Quick note on my understanding of this art: every other time we get together we speak English or French...English days are seemingly always 2 hour coffee appointments (maximum), and French days--well--they're days! This was 7 hours of gallery hopping, in which I was being explained concepts that I'm still wobbly on in my own language, let alone French, and after about hour 5 it stopped making sense and became just "pretty!" I'm therefore sorry that my scholarship is lacking.
This first show (I'm not going in the order in which we saw them, so I think this was gallery number 3), was by Gregor Schneider, who was doing an identical show in Duesseldorf. Its name, therefore, was Doublings. You'd walk into a completely black room (a series of curtains in thick black kept out the light), and in one room was just a projection of a London town, and then in the other room there was a singular spotlight and this:
It was so sudden you'd jump and yell. There were also some artifacts to the side that were supposed to be indicative of violence (I think), but I won't describe those here.
<--This is from Fernando Bryce at the Barbara Thumm Gallerie. I really liked it actually. It's a room covered in these drawings of figures important to the study/advancement/protest of imperialism. This means figures like Rosa Luxemborg, but also pictures of advertisments for mouthwash from the 1950s and pages of Spanish language newspapers talking about Maoism. It's art that is made for nerds like me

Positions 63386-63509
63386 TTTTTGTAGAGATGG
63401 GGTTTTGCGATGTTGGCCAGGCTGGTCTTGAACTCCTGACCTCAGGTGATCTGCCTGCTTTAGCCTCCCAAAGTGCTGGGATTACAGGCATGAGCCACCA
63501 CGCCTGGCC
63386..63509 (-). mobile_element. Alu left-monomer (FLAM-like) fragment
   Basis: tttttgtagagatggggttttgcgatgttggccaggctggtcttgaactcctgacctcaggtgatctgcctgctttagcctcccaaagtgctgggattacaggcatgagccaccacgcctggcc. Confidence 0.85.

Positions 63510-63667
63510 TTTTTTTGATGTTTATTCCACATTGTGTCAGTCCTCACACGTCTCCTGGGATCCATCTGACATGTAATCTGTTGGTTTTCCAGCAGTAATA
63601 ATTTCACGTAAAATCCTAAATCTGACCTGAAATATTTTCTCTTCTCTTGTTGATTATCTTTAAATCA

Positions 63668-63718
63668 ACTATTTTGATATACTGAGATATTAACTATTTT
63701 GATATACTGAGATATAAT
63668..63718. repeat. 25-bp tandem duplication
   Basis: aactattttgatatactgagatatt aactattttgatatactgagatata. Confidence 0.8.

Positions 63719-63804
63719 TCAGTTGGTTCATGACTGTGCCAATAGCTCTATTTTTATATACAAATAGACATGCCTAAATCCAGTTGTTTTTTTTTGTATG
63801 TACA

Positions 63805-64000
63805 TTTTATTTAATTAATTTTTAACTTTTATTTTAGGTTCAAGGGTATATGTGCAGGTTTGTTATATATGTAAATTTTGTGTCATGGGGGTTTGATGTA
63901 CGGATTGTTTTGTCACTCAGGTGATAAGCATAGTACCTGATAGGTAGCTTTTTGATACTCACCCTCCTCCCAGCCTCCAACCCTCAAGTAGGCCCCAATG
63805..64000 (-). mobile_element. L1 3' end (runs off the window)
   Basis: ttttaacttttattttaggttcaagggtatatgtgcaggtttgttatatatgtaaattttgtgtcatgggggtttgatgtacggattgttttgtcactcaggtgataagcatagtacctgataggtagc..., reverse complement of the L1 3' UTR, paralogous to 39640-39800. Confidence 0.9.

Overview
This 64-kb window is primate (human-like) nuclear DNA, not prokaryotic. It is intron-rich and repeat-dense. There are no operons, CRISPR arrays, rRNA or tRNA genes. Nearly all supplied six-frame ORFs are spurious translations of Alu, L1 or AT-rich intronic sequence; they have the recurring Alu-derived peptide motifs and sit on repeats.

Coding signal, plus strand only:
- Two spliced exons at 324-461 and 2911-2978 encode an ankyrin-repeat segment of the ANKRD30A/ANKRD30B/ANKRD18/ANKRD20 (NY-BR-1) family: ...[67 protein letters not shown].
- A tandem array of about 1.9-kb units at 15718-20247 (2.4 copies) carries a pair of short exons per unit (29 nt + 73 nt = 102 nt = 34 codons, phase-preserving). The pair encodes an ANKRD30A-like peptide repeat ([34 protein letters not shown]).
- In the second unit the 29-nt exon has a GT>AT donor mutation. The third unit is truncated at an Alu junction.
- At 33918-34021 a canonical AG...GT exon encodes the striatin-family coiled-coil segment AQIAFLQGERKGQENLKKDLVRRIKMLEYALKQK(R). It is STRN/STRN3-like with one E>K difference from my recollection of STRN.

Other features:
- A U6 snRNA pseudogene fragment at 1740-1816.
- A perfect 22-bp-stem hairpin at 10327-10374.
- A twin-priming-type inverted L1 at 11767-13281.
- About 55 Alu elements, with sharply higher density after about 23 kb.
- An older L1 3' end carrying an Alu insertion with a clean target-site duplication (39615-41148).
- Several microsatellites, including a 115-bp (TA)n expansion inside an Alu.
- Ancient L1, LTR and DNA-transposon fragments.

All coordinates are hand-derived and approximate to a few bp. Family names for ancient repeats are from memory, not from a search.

Lucile and I both found this show from Guenter Umberg at Galerie Nordenhake profoundly underwhelming, one of those cliches of modern art where you go "shoot, sun, I could 'a made this on mah own and not hafta drop a couple thousand!" Not even really worth the trouble of finding the secluded gallery in cold weather.
If there's an appeal to Suse Weber's Formel: Verein, I'm not 100% on what it is. She clearly had something in mind, and this was the one gallery where people were buying stuff. Luckily I don't think Luc did either. We're both throwing our hands in the air and saying "whatever" on this one.
This was the last gallery we went to, Jette Rudolph, which we kind of found by accident, but it was my second favorite. Lots of strange things (like a wooden tub made of photo frames) suspended from the ceiling (so cool), and sketches of skeletal structures and then these sculptures, which are made from books compressed together and then carved, like people used to carve out figures from soap, but instead of soap, it's BOOKS! The artist is South African, Wim Botha, and his skeletal Maria Guadalupe was also really neato. Hats off to him! When I get super rich from whatever I end up doing, I'm SO buying his work.
It feels really cool to walk through galleries speaking French. Like, French somehow feels more "artistic" and you're all cosmopolitan and walking through arte...it's one of those moments where you feel very "cool" in the 1960s kind of "I watch Le Mepris and listen to Miles Davis" sort of way (both are true btw). A good city moment!